I do not have an Industry Day (range day) invite so I will not be able to test anything but it still promises to be a great Show! 

I will be selectively stopping at booths again this year. If you have a vendor that you would like me to stop at please let me know. 

I like to stop at lesser travelled spots or ask that oddball question.
If you are going too - let me know if you want to have a beer!

Sunday, 27 September 2015 14:53

M&P9c vs XDS vs Shield

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Disclaimer: All trademarks are registered to their respective holders. I am not affiliated with any of these companies or products in any way. The pics are not stock photos and are my own - all items are privately owned.

I had the opportunity to hang out with a couple friends and the conversation came up of what we were all carrying. As it turned out we were all carrying some popular subcompact pistols: a S&W (tm) M&P (tm) 9c, a Springfield XDS, and an M&P Shield (tm)  - all in 9mm. Too bad I didn't have my new Glock 43, but unfortunately I haven't broke it in yet.

So, naturally, I took a few comparison pics for the curious (since we were).

A couple of notes first: the Shield (tm) had the longest grip. The 9c (tm) had the shortest, at least with extended mags. All of the pistols were almost identical in thickness - except of course for the 9c (tm) obviously double stack grip. The XDS had the best feeling trigger IMO and was the most streamlined, probably able to fit in any of the other two's holster. One person found the XDS' grip texture be a bit too aggressive firing. I thought it was fine, and although the XDS appears to have the highest bore axis, shooting it didn't reveal any noticeable difference.

Anyway, on to a few pics. Order is the same: 9c (tm),  XDS, Shield (tm)

Click on a pic to enlarge


LEGAL NOTICE: All trademarks are registered trademarks of the companies they are registered to, as are the companies. Any such references or trademarks are made only as a result of quoting the below referenced article. The references will be removed (again) at the formal request of the referenced company or trademark owner.

I (me or this blog) do not represent any of the companies, organizations or trademarks referenced by the quoted article. Nor am I affiliated in any way to anything. Please do not threaten to sue me again.

Article source:

Quote begins below:

Gun discounts for LAPD unit may have violated ethics rules
Los Angeles police officers in a unit that evaluated Smith & Wesson handguns for a new department contract used their relationship with the gun company to privately purchase discounted pistols for members of the unit, a possible violation of city ethics rules, according to a report made public Friday.
The officers bought about $27,000 worth of discounted guns and magazines last year shortly after Smith & Wesson pistols became the LAPD's standard-issued duty weapon, according to the investigation by Inspector General Alex Bustamante.
The Firearms and Tactics Section officers cut the deal with the gun company at a Las Vegas gun show even though Smith & Wesson had previously refused another request on behalf of the department for a similar discount for all LAPD officers who might want to privately purchase pistols, the report said.
The deal allowed the unit's officers to make a “one-time, bulk purchase” of guns and magazines at a discounted price. Forty-two officers ended up buying 67 guns, Bustamante found, pooling their money into a single cashier's check sent to Smith & Wesson.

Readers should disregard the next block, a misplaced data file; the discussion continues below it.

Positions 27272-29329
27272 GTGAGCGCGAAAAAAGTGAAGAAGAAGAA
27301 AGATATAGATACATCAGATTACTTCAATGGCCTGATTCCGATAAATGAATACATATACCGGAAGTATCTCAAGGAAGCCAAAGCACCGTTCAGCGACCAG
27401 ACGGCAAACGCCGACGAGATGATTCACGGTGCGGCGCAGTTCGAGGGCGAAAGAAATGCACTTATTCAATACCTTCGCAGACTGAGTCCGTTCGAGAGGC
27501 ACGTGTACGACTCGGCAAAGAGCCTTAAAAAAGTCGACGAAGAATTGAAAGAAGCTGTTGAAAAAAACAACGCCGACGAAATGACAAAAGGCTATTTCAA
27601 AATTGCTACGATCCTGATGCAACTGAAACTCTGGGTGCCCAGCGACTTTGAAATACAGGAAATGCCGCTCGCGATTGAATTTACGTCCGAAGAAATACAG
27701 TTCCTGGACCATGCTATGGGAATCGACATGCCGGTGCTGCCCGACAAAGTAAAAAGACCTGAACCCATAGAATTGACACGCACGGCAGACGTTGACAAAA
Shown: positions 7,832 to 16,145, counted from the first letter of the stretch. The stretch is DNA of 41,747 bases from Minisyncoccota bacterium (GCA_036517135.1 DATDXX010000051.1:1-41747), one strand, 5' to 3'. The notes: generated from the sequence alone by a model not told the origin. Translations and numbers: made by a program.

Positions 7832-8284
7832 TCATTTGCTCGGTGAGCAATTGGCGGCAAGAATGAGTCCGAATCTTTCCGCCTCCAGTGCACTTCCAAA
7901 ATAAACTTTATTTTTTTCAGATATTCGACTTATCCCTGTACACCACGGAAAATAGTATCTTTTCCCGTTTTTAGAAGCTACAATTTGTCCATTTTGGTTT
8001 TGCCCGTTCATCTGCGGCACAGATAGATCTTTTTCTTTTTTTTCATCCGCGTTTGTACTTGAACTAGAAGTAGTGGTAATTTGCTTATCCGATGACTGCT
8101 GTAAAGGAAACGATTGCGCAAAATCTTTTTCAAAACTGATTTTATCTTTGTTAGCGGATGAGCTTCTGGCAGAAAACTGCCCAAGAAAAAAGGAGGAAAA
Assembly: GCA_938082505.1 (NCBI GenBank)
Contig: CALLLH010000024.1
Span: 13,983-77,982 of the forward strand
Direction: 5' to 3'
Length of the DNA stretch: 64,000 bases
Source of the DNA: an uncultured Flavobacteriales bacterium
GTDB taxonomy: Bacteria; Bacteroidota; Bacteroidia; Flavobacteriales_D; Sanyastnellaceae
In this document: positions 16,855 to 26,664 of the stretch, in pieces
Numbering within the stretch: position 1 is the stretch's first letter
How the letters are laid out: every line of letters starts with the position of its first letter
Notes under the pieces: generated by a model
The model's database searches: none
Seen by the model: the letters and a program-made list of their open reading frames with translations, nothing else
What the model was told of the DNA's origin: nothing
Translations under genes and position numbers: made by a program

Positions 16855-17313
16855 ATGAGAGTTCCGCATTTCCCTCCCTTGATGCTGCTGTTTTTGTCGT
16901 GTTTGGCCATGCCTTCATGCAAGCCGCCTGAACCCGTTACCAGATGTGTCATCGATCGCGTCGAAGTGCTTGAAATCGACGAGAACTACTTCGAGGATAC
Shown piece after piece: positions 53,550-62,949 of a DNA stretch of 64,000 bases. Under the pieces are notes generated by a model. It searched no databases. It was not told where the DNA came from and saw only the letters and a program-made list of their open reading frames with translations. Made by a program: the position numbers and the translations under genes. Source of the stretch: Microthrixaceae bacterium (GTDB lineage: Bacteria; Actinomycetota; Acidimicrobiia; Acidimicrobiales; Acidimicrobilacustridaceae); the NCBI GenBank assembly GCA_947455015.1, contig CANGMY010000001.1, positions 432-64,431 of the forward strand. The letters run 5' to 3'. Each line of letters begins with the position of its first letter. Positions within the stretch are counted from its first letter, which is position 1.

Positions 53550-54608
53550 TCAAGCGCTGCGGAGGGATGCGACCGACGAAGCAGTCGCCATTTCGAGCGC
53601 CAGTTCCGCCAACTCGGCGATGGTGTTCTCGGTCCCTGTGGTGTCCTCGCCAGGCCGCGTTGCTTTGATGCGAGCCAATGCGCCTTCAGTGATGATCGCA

Although the unit's officers were allowed to purchase various pistol models and calibers, the report found that the average discount for Smith & Wesson M&P 9-millimeter handguns was about $125 to $130 off the already reduced price of $455 usually offered to law enforcement officers.
City ethics rules prohibit city employees from trying “to create or attempt to create a private advantage or disadvantage, financial or otherwise, for any person,” Bustamante's report said.
In addition, employees who are required to file statements of economic interest are not allowed to solicit gifts or accept gifts of more than $100 from a “restricted source” —someone who has sought or signed a contract with the city employee's agency. City ethics rules also prohibit “restricted sources” from offering or giving those employees gifts of more than $100.
Bustamante's report said eight of the officers who privately purchased the weapons using the discount were required to file statements of economic interest. The report did not name any of the officers.
The Police Commission, the civilian board that oversees the LAPD, is scheduled to discuss the report at its meeting Tuesday and determine whether further action should be taken.
The Firearms and Tactics Section tested and evaluated different pistols for the LAPD before the Smith & Wesson M&P was approved as the department's standard-issue duty weapon, replacing pistols manufactured by Glock.
LAPD officials told the inspector general that the private purchase orders were necessary for the section's officers because the department's new Smith & Wesson pistols were issued to recruits but not firearms instructors, the report said. Among the section's responsibilities is providing firearms training to officers.
But Bustamante said recruits were issued only M&P 9-millimeter handguns, while the Firearms and Tactics Section officers were also allowed to purchase other pistol models and calibers using the discount.
Cmdr. Andrew Smith, an LAPD spokesman, declined to comment on the report.
“The department only recently received a copy of the report and we are in the process of reviewing it,” he said. “We will discuss it with the Police Commission.”
The commission's vice president, Steve Soboroff, said he wanted to know why the officers requested and obtained the discounted guns and whether ethical and department rules were broken. He said it is possible that the officers did not know what the rules were.